2019-11171. Approval and Promulgation of Air Quality Implementation Plans; Pennsylvania; Commercial Fuel Oil Sulfur Limits for Combustion Units in Philadelphia County  

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    Environmental Protection Agency (EPA).


    Final rule.


    The Environmental Protection Agency (EPA) is approving a state implementation plan (SIP) revision submitted by the Commonwealth of Pennsylvania (Pennsylvania). The revision updates Philadelphia County's portion of the Pennsylvania SIP, which includes regulations concerning sulfur content in fuel oil. Implementation of these provisions will reduce the amount of sulfur in fuel oils used in combustion units in Philadelphia County. EPA is approving these revisions to the Pennsylvania SIP in accordance with the requirements of the Clean Air Act (CAA).


    This final rule is effective on July 1, 2019.


    EPA has established a docket for this action under Docket ID Number EPA-R03-OAR-2018-0722. All documents in the docket are listed on the https://www.regulations.gov website. Although listed in the index, some information is not publicly available, e.g., confidential business information (CBI) or other information whose disclosure is restricted by statute. Certain other material, such as copyrighted material, is not placed on the internet and will be publicly available only in hard copy form. Publicly available docket materials are available through https://www.regulations.gov, or please contact the person identified in the FOR FURTHER INFORMATION CONTACT section for additional availability information.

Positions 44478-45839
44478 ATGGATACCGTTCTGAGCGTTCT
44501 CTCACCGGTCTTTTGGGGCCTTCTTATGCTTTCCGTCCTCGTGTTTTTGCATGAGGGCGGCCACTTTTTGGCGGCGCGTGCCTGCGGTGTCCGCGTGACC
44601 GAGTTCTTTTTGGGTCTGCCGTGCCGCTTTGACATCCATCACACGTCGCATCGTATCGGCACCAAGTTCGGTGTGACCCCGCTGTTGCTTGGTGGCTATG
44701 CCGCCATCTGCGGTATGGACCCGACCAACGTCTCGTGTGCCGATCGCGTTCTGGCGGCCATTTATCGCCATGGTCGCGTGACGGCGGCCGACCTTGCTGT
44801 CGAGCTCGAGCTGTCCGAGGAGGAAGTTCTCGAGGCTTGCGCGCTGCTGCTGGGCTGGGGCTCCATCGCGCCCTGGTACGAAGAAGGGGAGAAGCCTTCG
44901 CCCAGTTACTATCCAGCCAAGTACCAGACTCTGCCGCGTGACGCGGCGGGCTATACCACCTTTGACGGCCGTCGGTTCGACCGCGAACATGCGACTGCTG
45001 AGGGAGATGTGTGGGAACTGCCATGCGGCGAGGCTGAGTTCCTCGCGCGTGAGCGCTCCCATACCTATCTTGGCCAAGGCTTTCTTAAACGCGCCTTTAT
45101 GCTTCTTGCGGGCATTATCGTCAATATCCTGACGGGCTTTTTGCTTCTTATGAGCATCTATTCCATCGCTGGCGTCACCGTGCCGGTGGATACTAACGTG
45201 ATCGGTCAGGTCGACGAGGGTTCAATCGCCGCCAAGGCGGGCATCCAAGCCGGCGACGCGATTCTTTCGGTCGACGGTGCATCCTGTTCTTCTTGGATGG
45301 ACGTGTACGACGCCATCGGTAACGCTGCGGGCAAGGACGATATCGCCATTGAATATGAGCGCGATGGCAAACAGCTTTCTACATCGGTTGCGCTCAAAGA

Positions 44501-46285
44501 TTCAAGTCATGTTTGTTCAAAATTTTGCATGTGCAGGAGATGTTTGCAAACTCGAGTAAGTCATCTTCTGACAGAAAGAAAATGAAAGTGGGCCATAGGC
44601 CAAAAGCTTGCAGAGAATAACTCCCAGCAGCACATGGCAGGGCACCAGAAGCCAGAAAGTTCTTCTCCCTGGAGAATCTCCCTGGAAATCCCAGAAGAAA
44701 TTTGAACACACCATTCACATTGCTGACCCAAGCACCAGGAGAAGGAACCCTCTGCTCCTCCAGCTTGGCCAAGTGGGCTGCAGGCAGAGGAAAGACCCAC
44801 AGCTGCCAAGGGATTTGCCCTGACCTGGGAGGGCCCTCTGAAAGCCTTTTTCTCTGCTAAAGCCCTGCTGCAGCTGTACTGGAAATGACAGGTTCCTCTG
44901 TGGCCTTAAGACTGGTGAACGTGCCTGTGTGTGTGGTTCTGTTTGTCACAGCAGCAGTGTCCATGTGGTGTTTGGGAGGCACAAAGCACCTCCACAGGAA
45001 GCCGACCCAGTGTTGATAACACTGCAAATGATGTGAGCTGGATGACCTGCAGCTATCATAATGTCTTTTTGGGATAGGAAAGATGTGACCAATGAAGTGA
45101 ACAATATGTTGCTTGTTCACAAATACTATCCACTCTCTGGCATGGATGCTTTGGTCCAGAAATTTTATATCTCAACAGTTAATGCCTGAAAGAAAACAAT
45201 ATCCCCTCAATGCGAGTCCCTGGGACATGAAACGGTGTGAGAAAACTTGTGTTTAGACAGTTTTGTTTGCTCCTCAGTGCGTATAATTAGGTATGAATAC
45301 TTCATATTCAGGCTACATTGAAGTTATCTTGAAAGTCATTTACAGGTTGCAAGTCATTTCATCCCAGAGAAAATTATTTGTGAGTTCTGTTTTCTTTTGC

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    Erin Trouba, Planning & Implementation Branch (3AD30), Air & Radiation Division, U.S. Environmental Protection Agency, Region III, 1650 Arch Street, Philadelphia, Pennsylvania 19103. The telephone number is (215) 814-2023. Ms. Trouba can also be reached via electronic mail at trouba.erin@epa.gov.

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    I. Background

    On March 19, 2019 (84 FR 9991), EPA published a notice of proposed rulemaking (NPRM) for the Commonwealth of Pennsylvania. In the NPRM, EPA proposed approval of lower commercial fuel oil sulfur limits for combustion and sale in Philadelphia County into the Pennsylvania SIP. The formal SIP revision was submitted by the City of Philadelphia, Air Management Services (AMS) through the Pennsylvania Department of Environmental Protection (PADEP) on June 21, 2018. The SIP revision consists of an amendment to 40 CFR 52.2020(c)(3), the Philadelphia County portion of the SIP, in order to implement provisions for lower sulfur levels in commercial fuel oil in Philadelphia County.